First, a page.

Coaching for a First Time Manager
I once read a quote from Mark Twain in which he talks about a man being tarred, feathered, and run out of town as saying, “If it wasn’t for the honor of it all, I would have rather left town some other way.” This may be the sentiments of many first time managers when they realize the true nature of the manager’s job.
My client a young leader and a first-time manager was struggling to get his team motivated to meet their team goals. Let’s call my client Wilson. Wilson is a very committed and hard working individual and had always delivered to his management’s expectations. Year on year he would meet his individual goals. Last quarter , the company decided to reward him and hence promoted him as a team manager. Wilson was extremely happy and motivated to do even better. In his excitement, he did not realize that he has now to manage a team of six individuals ,some of whom were his peers all these days . He was now responsible for the team goals , team morale and all other responsibilities that come when you step up to be a manager.
The excitement from the promotion was short-lived , as Wilson began to experience the challenges of managing the team that worked for him. Demands on his time increased and the stress started showing on his work as he felt suddenly tossed with loads of management responsibilities. His team was not happy as they felt he did not delegate enough, he did not trust them and even if he did delegate , he would always be looking over their shoulder to check the work, he was not helping them to resolve issues among themselves and with the stakeholders ,etc .
Clearly, Wilson had to build a lot of credibility with his team before he could even think of achieving targets with them. He was suddenly in charge, but not been provided enough support to hone his leadership and team management skills. Wilson’s frustration and stress level grew and he began to wonder if he was fit for a manager role.
His manager sensing the dilemma referred him to me for 6-8 months of coaching.
Transitioning to a first-time manager role can be very difficult for a professional and an individual contributor. There has to be a complete mindset shift .
When I first met Wilson, he was stressed. He spoke at length of his ambitions, his achievements and why he thought his team should follow him as their leader. Somewhere I could sense that he was expecting the team to respect him and follow his command since he was the designated manager. He thought these powers come with the job.Some of his team members were elder to him in age and experience and probably wiser than him, they were the most difficult for him to manage.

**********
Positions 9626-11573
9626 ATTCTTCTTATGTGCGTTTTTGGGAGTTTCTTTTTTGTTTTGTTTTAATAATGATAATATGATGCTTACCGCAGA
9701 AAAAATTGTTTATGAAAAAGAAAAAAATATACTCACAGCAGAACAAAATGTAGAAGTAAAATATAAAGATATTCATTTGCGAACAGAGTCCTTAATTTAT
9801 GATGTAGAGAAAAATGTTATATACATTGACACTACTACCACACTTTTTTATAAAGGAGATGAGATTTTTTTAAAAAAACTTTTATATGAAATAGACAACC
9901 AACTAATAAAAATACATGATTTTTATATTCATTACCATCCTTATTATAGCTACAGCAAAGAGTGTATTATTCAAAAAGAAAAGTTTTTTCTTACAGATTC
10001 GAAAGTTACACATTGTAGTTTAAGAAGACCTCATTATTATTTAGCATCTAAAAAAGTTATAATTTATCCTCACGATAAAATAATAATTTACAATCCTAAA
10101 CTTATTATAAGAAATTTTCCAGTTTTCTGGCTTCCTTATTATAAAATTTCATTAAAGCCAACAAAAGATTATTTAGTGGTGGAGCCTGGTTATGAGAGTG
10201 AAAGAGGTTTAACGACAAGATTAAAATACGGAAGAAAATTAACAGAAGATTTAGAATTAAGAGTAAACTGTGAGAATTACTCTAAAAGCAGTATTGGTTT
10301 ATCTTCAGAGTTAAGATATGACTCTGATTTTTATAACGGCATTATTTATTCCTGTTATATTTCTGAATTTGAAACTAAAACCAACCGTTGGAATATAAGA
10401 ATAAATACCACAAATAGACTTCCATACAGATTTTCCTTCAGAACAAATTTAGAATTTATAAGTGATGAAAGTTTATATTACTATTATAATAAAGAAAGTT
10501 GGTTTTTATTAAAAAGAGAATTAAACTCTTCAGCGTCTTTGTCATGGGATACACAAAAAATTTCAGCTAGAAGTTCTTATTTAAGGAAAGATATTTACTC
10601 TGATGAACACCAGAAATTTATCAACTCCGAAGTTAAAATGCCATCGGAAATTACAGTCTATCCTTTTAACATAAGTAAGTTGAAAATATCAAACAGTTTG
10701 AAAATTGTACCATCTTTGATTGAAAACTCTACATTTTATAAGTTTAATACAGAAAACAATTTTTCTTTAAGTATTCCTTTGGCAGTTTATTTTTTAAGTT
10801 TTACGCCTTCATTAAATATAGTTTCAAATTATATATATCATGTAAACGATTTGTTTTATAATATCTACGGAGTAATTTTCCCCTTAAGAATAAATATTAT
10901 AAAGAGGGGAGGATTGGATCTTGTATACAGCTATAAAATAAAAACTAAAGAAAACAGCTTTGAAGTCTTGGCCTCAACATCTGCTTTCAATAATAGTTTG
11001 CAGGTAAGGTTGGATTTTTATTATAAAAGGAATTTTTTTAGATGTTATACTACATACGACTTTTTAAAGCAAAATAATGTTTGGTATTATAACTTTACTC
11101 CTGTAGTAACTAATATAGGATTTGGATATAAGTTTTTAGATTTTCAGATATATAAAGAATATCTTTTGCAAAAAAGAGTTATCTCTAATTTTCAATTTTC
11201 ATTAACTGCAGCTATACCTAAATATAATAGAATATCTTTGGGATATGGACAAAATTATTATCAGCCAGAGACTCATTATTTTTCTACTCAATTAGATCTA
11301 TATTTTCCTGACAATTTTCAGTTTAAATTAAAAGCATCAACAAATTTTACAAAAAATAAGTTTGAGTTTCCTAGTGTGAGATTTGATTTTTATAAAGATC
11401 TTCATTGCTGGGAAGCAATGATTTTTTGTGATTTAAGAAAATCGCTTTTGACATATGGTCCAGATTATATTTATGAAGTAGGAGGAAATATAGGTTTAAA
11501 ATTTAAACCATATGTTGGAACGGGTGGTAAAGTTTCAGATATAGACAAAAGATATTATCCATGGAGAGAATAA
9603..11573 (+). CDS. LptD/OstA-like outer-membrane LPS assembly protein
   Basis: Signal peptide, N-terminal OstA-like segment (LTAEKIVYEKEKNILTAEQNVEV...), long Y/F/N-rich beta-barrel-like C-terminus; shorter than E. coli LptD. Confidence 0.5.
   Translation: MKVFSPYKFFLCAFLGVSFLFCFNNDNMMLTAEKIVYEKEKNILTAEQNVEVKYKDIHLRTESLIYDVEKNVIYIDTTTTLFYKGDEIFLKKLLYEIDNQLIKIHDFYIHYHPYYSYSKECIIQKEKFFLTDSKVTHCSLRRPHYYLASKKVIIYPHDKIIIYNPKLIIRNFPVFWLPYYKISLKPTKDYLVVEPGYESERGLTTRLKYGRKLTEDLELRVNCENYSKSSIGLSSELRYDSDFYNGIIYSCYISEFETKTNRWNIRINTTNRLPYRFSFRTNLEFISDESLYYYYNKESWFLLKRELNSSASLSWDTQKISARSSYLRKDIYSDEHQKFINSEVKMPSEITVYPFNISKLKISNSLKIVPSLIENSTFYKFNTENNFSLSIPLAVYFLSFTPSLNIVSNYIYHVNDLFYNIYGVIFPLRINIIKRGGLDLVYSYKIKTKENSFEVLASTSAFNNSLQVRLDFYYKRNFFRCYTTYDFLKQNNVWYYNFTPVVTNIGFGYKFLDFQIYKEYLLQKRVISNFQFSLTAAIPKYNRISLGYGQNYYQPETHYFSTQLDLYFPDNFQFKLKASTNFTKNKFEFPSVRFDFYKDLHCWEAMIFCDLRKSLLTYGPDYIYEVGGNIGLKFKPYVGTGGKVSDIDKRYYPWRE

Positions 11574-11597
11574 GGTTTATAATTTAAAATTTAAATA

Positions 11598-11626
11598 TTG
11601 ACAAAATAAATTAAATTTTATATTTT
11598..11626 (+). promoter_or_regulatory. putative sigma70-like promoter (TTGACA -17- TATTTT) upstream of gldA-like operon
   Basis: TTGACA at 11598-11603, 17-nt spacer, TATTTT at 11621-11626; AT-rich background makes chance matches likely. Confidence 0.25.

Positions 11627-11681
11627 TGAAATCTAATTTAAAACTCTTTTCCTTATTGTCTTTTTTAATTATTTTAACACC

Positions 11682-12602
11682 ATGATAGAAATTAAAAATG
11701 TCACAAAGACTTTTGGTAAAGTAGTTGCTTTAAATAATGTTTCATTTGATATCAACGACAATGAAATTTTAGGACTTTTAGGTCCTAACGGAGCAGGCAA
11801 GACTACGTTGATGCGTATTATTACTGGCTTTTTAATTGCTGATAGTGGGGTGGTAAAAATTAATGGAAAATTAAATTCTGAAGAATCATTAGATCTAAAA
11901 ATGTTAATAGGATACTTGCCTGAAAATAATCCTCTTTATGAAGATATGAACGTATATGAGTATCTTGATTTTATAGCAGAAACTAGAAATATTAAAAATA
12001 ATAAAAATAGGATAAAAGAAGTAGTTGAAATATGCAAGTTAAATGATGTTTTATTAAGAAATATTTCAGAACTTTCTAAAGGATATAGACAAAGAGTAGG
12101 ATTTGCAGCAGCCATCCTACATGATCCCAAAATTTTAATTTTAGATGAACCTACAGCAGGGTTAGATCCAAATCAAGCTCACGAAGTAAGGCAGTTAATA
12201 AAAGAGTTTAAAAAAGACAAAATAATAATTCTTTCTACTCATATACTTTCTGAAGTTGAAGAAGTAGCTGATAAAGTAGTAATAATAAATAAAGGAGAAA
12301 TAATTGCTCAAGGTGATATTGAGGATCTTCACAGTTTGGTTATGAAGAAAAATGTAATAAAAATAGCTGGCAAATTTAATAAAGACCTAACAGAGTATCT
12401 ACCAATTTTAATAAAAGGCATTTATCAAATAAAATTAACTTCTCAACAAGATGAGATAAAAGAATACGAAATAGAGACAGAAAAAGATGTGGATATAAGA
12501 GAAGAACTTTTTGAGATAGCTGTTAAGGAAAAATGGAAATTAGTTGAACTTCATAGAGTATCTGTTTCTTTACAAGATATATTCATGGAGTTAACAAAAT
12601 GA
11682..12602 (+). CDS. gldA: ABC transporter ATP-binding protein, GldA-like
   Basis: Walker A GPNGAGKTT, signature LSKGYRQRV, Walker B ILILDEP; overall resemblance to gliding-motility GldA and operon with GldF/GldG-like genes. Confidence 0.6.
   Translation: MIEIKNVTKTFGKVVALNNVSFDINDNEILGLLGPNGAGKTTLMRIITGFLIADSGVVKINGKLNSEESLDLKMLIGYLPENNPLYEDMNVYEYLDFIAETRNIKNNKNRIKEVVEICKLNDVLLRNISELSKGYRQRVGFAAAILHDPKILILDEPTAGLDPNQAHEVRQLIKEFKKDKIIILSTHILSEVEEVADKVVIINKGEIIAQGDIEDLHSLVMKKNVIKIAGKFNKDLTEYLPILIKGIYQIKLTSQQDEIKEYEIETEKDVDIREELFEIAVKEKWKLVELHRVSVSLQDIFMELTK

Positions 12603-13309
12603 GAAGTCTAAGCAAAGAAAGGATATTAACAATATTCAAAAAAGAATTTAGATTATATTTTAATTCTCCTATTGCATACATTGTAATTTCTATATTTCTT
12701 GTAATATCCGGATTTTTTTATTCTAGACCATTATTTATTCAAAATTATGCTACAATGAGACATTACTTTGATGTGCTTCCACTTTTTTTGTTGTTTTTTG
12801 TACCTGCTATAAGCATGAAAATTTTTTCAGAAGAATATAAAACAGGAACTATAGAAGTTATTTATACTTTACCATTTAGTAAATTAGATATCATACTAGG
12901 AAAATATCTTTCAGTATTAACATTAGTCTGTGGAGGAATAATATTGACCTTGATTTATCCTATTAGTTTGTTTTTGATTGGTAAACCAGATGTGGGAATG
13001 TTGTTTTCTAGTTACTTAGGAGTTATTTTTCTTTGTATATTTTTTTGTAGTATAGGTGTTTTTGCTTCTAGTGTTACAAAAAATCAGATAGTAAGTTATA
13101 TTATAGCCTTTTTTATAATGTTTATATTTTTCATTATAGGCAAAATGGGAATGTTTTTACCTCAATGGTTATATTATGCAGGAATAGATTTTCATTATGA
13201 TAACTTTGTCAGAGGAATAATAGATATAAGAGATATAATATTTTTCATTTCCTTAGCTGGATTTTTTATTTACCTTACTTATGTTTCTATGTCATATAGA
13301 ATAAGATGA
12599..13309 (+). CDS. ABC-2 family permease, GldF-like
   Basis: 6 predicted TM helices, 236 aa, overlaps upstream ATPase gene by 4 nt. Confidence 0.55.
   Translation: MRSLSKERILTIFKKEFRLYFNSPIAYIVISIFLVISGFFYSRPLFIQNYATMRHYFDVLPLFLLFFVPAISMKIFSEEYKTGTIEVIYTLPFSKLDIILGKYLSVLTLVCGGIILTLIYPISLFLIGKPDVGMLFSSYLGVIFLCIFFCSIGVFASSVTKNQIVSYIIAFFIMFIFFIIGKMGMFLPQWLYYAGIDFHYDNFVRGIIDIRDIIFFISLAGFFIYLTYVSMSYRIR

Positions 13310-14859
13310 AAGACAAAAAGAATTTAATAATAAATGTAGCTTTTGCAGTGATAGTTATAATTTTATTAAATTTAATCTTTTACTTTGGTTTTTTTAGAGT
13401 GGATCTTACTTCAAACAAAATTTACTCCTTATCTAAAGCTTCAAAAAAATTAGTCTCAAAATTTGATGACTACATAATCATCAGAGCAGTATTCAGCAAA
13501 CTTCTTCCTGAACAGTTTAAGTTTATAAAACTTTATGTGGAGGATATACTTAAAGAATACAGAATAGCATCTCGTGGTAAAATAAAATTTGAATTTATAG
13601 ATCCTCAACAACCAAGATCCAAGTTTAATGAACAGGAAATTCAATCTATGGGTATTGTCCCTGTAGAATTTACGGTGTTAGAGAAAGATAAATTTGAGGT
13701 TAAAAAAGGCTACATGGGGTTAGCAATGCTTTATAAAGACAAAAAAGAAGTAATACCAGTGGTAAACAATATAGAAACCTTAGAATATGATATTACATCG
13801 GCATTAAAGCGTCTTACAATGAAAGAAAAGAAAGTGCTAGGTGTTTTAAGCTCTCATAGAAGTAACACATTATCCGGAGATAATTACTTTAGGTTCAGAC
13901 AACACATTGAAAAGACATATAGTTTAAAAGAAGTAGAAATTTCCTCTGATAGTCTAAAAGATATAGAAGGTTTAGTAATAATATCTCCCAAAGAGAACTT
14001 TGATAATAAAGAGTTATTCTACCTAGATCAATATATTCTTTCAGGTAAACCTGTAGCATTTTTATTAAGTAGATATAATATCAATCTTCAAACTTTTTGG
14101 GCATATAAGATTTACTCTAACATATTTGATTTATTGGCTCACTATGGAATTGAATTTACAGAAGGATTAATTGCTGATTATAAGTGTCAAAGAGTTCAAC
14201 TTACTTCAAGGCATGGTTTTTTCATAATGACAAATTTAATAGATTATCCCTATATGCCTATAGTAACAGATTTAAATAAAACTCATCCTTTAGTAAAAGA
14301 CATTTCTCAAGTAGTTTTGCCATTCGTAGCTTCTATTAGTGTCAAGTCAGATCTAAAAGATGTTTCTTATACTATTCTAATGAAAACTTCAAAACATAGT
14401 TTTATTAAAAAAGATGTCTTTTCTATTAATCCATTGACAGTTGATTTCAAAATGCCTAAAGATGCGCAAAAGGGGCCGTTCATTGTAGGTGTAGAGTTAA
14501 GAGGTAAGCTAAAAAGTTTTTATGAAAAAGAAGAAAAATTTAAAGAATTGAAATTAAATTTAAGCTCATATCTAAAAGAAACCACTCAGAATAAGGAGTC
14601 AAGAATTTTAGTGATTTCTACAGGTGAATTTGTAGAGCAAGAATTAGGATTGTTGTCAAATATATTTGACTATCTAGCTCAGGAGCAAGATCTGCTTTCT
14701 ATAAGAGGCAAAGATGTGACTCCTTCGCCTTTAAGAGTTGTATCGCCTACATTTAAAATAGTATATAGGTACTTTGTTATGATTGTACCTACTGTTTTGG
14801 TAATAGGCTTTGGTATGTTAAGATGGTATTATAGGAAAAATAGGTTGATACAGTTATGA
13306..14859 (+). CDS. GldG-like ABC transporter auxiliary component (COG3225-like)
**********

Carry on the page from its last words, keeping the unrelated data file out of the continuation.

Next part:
Wilson had to transition his thinking and mindset from Individual achievement to Team achievement. He had to understand and relate to each individual in the team and spend time with them. He had to let go his present style of work and be more flexible, approachable and develop new ways of working. It was a shock for him to understand that while his hands-on approach and attention to details were reasons for him to get promoted . these were not sufficient for him to be a successful manager. A case of “What got you here , won’t get you there”
Wilson was a sharp learner. While he went through cycles of anxiety uncertainty and feeling of being insecure during the transition phase, at no point in time, he was willing to give up. We started by his 360 assessment , which allowed him to understand the different perspectives his peers, subordinates, manager and stakeholders had about him. While it was difficult to accept all the feedback, he prioritized and picked feedback which he needed to work on immediately. He had to learn to “let go” and that is what he decided to work on first. We set goals and action plans for him which he was able to complete. He arrived at a strategy to implement his action plans. I provided him various case studies, role models, perspectives,at times challenged him and offered to be available to him if he wanted to discuss and have a conversation with me. Once his team knew that he was willing to change and let go his old style of work, they cooperated in his transition.
His biggest Ah-ha moment was when he and his team were assigned a complex time bound project and he was able to motivate the team to collectively work on the solution and deliver as expected.
His managers decision to get him a coach to help him navigate through the tough transition was a key factor that contributed to his success. While our coaching engagement ended a couple of months back, Wilson continues to remain in touch with me . He seems to be making good progress. He has moved beyond his comfort zone.
For experiencing success , one has to keep practicing the art of management, learning new things, persevering till you know your game better .
“Champions keep playing until they get it right” – Billie Jean King.